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Old 03-18-2012, 01:13 PM   #5
peps90436 peps90436 is offline
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Re: RF Ablation for SI Joint Disorder

[QUOTE=teteri66;4946429]Have you looked into prolotherapy if you find it is SI joint hypermobility? it occurs to me I don't really know what types of symptoms you are having, so it might not be appropriate for your situation.

I know we all get sick of the constant rounds of going to the doctor, trying a new med or procedure, waiting to see if it helps, going back to the doctor, etc. and we all hope to find a permanent situation where we will be without pain. But always keep in mind that some people end up in more pain after surgery. Sometimes surgery is a success but it turns out what was "fixed" wasn't the only pain generator, etc. Sometimes surgery seems like the lesser of two evils, but, often it doesn't have the desired outcome.

I know you will do your homework and won't jump into anything. I just mention these things for anyone who might be reading![/QUOTE]

I have tried prolotherapy. Did not react well to that, and was in major pain for several months after only one session, or whatever they call them. Doc agreed that to repeat it would be a mistake.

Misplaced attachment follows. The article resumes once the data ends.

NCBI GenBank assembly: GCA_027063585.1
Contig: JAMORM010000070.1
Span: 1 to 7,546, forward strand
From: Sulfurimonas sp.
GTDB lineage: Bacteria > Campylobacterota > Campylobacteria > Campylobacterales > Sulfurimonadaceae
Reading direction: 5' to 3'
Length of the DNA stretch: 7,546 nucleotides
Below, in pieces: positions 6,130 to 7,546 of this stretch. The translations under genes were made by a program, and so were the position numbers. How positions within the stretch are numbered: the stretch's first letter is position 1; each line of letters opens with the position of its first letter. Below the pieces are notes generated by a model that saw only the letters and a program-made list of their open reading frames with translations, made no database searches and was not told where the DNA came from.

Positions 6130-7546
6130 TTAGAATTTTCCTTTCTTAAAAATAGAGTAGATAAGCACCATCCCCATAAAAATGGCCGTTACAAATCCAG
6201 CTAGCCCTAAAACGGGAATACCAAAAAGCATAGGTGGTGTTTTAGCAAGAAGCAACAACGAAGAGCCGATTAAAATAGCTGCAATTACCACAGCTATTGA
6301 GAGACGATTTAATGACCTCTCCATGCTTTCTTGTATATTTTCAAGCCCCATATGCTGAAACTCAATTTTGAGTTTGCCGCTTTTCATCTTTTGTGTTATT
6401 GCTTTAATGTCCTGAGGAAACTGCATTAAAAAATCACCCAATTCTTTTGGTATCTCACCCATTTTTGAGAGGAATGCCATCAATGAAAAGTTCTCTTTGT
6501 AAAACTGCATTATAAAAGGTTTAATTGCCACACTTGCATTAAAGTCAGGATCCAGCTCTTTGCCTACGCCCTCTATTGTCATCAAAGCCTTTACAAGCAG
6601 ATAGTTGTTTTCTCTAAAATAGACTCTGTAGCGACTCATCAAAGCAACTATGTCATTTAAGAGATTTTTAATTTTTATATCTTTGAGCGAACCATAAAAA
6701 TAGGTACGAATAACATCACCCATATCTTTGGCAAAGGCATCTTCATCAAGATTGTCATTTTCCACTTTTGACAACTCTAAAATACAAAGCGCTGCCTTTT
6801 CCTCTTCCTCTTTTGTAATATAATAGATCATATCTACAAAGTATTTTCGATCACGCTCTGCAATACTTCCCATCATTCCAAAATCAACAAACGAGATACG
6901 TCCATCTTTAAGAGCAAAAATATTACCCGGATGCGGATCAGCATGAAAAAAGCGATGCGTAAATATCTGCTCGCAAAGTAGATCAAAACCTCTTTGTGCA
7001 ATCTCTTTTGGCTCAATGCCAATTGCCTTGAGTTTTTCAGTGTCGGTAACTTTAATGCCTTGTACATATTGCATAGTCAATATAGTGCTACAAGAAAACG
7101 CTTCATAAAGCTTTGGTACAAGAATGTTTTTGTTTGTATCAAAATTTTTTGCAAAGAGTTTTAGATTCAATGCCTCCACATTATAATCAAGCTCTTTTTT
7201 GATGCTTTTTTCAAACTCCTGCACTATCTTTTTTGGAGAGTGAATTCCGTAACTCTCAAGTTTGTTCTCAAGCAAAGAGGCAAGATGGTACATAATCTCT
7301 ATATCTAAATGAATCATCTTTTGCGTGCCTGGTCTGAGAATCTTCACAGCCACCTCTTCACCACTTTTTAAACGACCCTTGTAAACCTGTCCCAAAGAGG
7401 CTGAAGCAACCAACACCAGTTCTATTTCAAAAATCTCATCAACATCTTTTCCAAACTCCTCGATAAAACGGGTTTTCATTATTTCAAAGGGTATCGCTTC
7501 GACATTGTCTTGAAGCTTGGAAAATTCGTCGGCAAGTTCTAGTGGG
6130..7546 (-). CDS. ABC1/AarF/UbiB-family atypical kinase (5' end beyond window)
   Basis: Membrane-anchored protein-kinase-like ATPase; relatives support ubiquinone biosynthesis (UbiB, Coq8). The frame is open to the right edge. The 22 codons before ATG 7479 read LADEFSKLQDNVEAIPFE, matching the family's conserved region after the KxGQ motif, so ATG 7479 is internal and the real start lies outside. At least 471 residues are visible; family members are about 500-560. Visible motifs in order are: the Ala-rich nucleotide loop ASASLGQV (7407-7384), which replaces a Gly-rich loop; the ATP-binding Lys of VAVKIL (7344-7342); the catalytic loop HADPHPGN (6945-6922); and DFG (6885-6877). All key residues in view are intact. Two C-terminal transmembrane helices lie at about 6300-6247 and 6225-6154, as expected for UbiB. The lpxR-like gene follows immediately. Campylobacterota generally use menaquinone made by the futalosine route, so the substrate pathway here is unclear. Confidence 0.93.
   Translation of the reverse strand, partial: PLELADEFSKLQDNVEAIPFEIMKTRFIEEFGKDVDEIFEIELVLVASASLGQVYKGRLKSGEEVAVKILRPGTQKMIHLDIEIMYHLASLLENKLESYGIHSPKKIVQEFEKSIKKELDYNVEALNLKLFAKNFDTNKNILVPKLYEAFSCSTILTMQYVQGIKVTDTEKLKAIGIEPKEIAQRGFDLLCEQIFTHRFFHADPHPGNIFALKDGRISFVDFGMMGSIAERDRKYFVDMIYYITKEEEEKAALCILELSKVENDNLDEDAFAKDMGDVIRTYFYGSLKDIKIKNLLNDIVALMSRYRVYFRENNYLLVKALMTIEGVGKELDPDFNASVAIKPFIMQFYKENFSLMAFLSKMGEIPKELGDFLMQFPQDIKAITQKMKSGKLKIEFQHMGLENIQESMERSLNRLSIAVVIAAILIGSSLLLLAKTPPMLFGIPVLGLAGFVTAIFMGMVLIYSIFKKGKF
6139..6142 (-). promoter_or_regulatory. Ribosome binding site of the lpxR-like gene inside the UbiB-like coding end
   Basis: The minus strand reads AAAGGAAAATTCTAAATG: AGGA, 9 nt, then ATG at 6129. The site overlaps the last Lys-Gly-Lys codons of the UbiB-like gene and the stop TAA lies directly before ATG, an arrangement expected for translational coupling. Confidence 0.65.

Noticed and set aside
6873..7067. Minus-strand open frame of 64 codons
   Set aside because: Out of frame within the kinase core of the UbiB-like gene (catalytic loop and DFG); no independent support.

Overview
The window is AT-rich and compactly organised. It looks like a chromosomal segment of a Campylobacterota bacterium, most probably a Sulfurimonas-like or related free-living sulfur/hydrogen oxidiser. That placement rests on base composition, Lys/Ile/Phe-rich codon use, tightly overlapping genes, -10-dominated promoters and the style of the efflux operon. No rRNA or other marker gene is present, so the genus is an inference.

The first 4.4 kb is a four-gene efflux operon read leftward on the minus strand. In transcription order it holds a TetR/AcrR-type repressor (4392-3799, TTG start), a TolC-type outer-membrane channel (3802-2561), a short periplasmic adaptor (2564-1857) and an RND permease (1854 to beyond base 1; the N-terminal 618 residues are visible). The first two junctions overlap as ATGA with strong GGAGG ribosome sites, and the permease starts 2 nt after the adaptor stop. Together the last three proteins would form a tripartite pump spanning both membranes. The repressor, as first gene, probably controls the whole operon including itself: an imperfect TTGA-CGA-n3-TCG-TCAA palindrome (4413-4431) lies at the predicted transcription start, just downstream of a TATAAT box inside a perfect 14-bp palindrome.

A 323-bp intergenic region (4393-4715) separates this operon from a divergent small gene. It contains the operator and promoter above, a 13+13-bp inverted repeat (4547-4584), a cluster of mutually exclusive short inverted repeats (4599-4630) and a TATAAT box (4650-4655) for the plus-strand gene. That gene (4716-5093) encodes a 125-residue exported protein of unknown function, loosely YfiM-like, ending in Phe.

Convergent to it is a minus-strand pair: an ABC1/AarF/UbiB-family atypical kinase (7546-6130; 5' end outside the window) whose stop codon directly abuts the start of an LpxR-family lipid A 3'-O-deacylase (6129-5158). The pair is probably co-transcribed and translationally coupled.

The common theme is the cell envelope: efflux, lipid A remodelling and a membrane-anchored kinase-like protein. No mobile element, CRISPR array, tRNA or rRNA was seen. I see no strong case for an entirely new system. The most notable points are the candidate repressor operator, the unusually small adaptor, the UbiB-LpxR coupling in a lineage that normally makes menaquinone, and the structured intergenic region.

Mention anything you want, as we all want to help others as much as we can!

I can deal with there not being a 'fix' for my back. I've learned enough of the warning signs that things are flaring up to usually keep it on a leash. I have also learned the things not to do for the most part.

The main symptoms are pain in the SI Joint area, pain at what I have learned is the piriformis muscle, the glutes, right at the bottom of my pelvis, my hamstring gets tight, as does the muscle at the side of my hip/thigh. Sitting, walking, standing all increase my pain. Kneeling, squatting, and similar activities also increase my pain. I know that the SI joint isn't the only source of my problems. The facet joints affect some of those activities as well, but with the RFA still working for those, everything is focused on the SIJ.

The physical exam included only two physical tests . . . the first one being they had me sitting in a chair, put my foot on the opposite knee (one leg at a time) and apply light pressure. There was response to that on the right, not on the left. Then doc had me stand, pick one foot up off the floor, and applied light pressure over the si joint on the same side as the foot still on the ground. With the left side, there was nothing, with the right side, I just about went through the ceiling.

If there is nothing that any of the docs I am talking to want to do or can do, I am just going to live with it. I know how to keep it all on a leash for the most part, it just means that I don't have much of a life. My youngest kid is 17 years old, so I don't have as many 'mom' duties as others with younger kids.